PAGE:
Markets

Equities on the Move with Inflation to Drive the GBP

Earlier in the Day:

Economic data through the Asian session this morning was limited to Australia's business confidence figures for January.

The NAB Business Confidence Index rose from 11 to a 9-month high 12 in January, coming in ahead of a forecasted 10, which was good news following the drop in the 4th quarter numbers released last week.

January's increase was attributed to upbeat sentiment towards the global economy, with the recent equity market volatility doing little to dampen spirits. By component, trading conditions and profitability saw sizeable increases in January, with the employment sub-index unchanged, pointing to a job creation rate of 20k per month, which is expected to continue to exert downward pressure on the unemployment rate.

Forward indicators were on the softer side in January, though continued to hold above long-run averages, easing any concerns over the economic outlook.

The Business conditions index surged 6 points to 19 points, well above the long-run average of 5 points.

The Aussie Dollar moved from $0.78511 to $0.78522 upon release of the figures, with the sentiment numbers largely aligned with the RBA's view on the economic outlook. At the time of writing, the Aussie Dollar was up 0.11% to $0.7871. The risk on sentiment and pull back in U.S Treasury yields providing support through the morning, the Aussie Dollar recovering from an intraday low $0.7848.

Elsewhere, the Yen was up 0.27% to ¥108.37 against the Dollar, with demand for the Yen easing through the morning session. The softer U.S Dollar also saw the Kiwi Dollar recover from early losses, the Kiwi Dollar up 0.04% to $0.7267 at the time of writing.

In the equity markets, the CSI300 and Hang Seng led the way, with gains of 2.13% and 2.18% at the time of writing and the ASX200 seeing a more modest 0.53% rise. The Nikkei pulled back from more than 1% gains, up 0.24% following Monday's holiday, with the stronger Yen weighing on the Index mid-way through the Asian session.

Overnight gains in the U.S eased market fears of another sell-off this week, supported by a softer Dollar and a pullback in yields, with the U.S Treasury 10-year seeing yields fall back to 2.75%.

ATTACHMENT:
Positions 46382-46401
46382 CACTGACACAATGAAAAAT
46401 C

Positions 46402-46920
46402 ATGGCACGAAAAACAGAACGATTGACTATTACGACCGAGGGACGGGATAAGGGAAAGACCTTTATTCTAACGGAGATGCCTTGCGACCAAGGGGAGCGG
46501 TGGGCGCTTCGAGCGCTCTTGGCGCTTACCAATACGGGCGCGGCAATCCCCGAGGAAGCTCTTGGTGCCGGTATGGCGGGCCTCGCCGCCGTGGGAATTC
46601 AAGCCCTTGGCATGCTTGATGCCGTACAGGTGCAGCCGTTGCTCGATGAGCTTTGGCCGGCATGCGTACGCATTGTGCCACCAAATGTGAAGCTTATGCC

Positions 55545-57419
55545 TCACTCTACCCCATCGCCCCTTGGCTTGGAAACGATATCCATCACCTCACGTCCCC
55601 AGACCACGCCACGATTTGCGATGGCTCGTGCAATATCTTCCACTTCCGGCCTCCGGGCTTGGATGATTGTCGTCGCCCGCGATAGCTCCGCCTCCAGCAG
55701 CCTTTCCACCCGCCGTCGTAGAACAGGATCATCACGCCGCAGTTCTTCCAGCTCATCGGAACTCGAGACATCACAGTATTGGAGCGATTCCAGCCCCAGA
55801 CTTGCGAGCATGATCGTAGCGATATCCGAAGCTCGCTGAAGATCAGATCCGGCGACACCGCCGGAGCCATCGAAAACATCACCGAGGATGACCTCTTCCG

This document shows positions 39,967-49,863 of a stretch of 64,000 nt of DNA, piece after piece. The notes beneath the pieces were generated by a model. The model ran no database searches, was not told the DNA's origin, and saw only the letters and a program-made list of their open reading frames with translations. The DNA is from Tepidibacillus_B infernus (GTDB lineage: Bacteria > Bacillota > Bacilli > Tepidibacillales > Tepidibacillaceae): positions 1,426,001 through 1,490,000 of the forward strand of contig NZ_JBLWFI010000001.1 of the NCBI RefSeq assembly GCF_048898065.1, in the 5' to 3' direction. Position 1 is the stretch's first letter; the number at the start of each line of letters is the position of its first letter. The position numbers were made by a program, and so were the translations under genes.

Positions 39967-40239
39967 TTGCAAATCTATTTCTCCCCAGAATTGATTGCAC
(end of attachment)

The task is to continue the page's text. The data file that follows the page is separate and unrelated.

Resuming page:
The Day Ahead:

It's another quiet day for the EUR, with stats out of the Eurozone this morning limited to France's nonfarm payroll figures for the 4th quarter.

The figures are forecasted to be EUR positive, though we won't expect the EUR to show too much of a response ahead of tomorrow's 4th quarter GDP numbers out of Germany and the Eurozone.

The EUR was up 0.09% at $1.2303 at the time of writing, with the EUR on the rise as the Dollar slipped through the U.S session, off the back of softer inflation expectations amongst consumers, according to figures released on Monday.

For the Pound, focus will be on January's inflation figures, which are forecasted to ease in January. While the consumer price index figures are forecasted to be a negative for the Pound, a jump in wholesale price inflation could pave the way for a stronger Pound. Following last week's hawkish Carney commentary, a May rate hike would need the support of stubborn inflationary pressures to force the BoE's hand. For the Sterling bulls, a bounce in wholesale inflation may be just the tonic.

At the time of writing, the Pound was up 0.07 at $1.3848, with inflation numbers and Brexit chatter the key drivers through the day.

Across the Pond, it's another quiet day on the data front, with no material stats scheduled for release, leaving the markets to consider the weekly Redbook scheduled for release this afternoon, which will be of more interest than usual, with U.S retail sales figures due out tomorrow.

FOMC voting member Loretta Mester is also scheduled to speak this afternoon, which could provide some support for the Dollar, Mester one of the more hawkish members of the FOMC.

At the time of writing, the Dollar Spot index was down 0.19% to 90.034, pulling back from an intraday high 90.177.

This article was originally posted on FX Empire

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The views and opinions expressed herein are the views and opinions of the author and do not necessarily reflect those of Nasdaq, Inc.